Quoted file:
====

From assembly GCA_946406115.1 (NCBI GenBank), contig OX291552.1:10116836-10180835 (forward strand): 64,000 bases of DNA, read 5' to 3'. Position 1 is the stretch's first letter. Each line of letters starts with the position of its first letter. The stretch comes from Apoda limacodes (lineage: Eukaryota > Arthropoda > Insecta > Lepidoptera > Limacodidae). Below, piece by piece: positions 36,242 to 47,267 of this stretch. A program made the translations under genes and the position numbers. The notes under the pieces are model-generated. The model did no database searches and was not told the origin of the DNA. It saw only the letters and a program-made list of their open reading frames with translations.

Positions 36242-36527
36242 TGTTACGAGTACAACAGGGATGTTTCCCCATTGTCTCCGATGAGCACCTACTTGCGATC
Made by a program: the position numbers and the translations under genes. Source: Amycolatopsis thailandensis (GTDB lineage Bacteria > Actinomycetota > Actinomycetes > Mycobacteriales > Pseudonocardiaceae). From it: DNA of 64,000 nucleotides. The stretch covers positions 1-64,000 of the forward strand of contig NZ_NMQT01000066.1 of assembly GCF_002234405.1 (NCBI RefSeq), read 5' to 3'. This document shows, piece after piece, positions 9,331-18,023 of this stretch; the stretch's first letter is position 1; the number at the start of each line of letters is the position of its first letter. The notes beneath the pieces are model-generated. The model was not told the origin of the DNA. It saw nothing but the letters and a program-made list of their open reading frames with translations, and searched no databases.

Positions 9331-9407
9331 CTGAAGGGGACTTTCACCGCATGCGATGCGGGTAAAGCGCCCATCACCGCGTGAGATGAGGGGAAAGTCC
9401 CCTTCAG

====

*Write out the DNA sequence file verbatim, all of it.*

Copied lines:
From assembly GCA_946406115.1 (NCBI GenBank), contig OX291552.1:10116836-10180835 (forward strand): 64,000 bases of DNA, read 5' to 3'. Position 1 is the stretch's first letter. Each line of letters starts with the position of its first letter. The stretch comes from Apoda limacodes (lineage: Eukaryota > Arthropoda > Insecta > Lepidoptera > Limacodidae). Below, piece by piece: positions 36,242 to 47,267 of this stretch. A program made the translations under genes and the position numbers. The notes under the pieces are model-generated. The model did no database searches and was not told the origin of the DNA. It saw only the letters and a program-made list of their open reading frames with translations.

Positions 36242-36527
36242 TGTTACGAGTACAACAGGGATGTTTCCCCATTGTCTCCGATGAGCACCTACTTGCGATC
Made by a program: the position numbers and the translations under genes. Source: Amycolatopsis thailandensis (GTDB lineage Bacteria > Actinomycetota > Actinomycetes > Mycobacteriales > Pseudonocardiaceae). From it: DNA of 64,000 nucleotides. The stretch covers positions 1-64,000 of the forward strand of contig NZ_NMQT01000066.1 of assembly GCF_002234405.1 (NCBI RefSeq), read 5' to 3'. This document shows, piece after piece, positions 9,331-18,023 of this stretch; the stretch's first letter is position 1; the number at the start of each line of letters is the position of its first letter. The notes beneath the pieces are model-generated. The model was not told the origin of the DNA. It saw nothing but the letters and a program-made list of their open reading frames with translations, and searched no databases.

Positions 9331-9407
9331 CTGAAGGGGACTTTCACCGCATGCGATGCGGGTAAAGCGCCCATCACCGCGTGAGATGAGGGGAAAGTCC
9401 CCTTCAG